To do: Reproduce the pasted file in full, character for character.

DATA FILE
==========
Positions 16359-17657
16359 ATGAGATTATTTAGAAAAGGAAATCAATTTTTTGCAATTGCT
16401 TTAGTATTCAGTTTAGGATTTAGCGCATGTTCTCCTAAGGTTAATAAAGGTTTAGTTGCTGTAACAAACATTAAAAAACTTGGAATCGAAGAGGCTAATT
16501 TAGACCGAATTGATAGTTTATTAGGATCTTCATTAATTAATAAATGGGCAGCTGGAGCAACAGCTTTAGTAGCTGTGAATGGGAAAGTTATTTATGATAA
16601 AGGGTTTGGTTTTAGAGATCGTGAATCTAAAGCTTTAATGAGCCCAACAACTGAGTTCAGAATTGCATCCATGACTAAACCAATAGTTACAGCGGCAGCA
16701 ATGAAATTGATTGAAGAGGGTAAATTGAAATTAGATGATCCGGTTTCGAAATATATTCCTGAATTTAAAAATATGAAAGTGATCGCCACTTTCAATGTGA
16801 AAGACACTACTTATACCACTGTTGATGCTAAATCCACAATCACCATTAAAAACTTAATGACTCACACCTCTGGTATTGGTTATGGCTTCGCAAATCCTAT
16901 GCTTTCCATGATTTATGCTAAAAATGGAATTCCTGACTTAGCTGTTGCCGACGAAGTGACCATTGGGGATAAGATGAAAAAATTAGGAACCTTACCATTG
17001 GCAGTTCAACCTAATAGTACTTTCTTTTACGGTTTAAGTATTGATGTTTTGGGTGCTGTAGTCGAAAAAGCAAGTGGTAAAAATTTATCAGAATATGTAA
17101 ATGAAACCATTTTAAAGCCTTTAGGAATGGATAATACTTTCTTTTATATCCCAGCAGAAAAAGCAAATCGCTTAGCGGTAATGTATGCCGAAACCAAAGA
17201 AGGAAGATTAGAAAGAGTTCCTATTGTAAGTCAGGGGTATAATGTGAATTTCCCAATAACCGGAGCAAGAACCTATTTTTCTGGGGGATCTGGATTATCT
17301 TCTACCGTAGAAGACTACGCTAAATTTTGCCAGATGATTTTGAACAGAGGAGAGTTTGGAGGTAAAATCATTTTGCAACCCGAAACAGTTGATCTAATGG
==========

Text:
Positions 16359-17657
16359 ATGAGATTATTTAGAAAAGGAAATCAATTTTTTGCAATTGCT
16401 TTAGTATTCAGTTTAGGATTTAGCGCATGTTCTCCTAAGGTTAATAAAGGTTTAGTTGCTGTAACAAACATTAAAAAACTTGGAATCGAAGAGGCTAATT
16501 TAGACCGAATTGATAGTTTATTAGGATCTTCATTAATTAATAAATGGGCAGCTGGAGCAACAGCTTTAGTAGCTGTGAATGGGAAAGTTATTTATGATAA
16601 AGGGTTTGGTTTTAGAGATCGTGAATCTAAAGCTTTAATGAGCCCAACAACTGAGTTCAGAATTGCATCCATGACTAAACCAATAGTTACAGCGGCAGCA
16701 ATGAAATTGATTGAAGAGGGTAAATTGAAATTAGATGATCCGGTTTCGAAATATATTCCTGAATTTAAAAATATGAAAGTGATCGCCACTTTCAATGTGA
16801 AAGACACTACTTATACCACTGTTGATGCTAAATCCACAATCACCATTAAAAACTTAATGACTCACACCTCTGGTATTGGTTATGGCTTCGCAAATCCTAT
16901 GCTTTCCATGATTTATGCTAAAAATGGAATTCCTGACTTAGCTGTTGCCGACGAAGTGACCATTGGGGATAAGATGAAAAAATTAGGAACCTTACCATTG
17001 GCAGTTCAACCTAATAGTACTTTCTTTTACGGTTTAAGTATTGATGTTTTGGGTGCTGTAGTCGAAAAAGCAAGTGGTAAAAATTTATCAGAATATGTAA
17101 ATGAAACCATTTTAAAGCCTTTAGGAATGGATAATACTTTCTTTTATATCCCAGCAGAAAAAGCAAATCGCTTAGCGGTAATGTATGCCGAAACCAAAGA
17201 AGGAAGATTAGAAAGAGTTCCTATTGTAAGTCAGGGGTATAATGTGAATTTCCCAATAACCGGAGCAAGAACCTATTTTTCTGGGGGATCTGGATTATCT
17301 TCTACCGTAGAAGACTACGCTAAATTTTGCCAGATGATTTTGAACAGAGGAGAGTTTGGAGGTAAAATCATTTTGCAACCCGAAACAGTTGATCTAATGG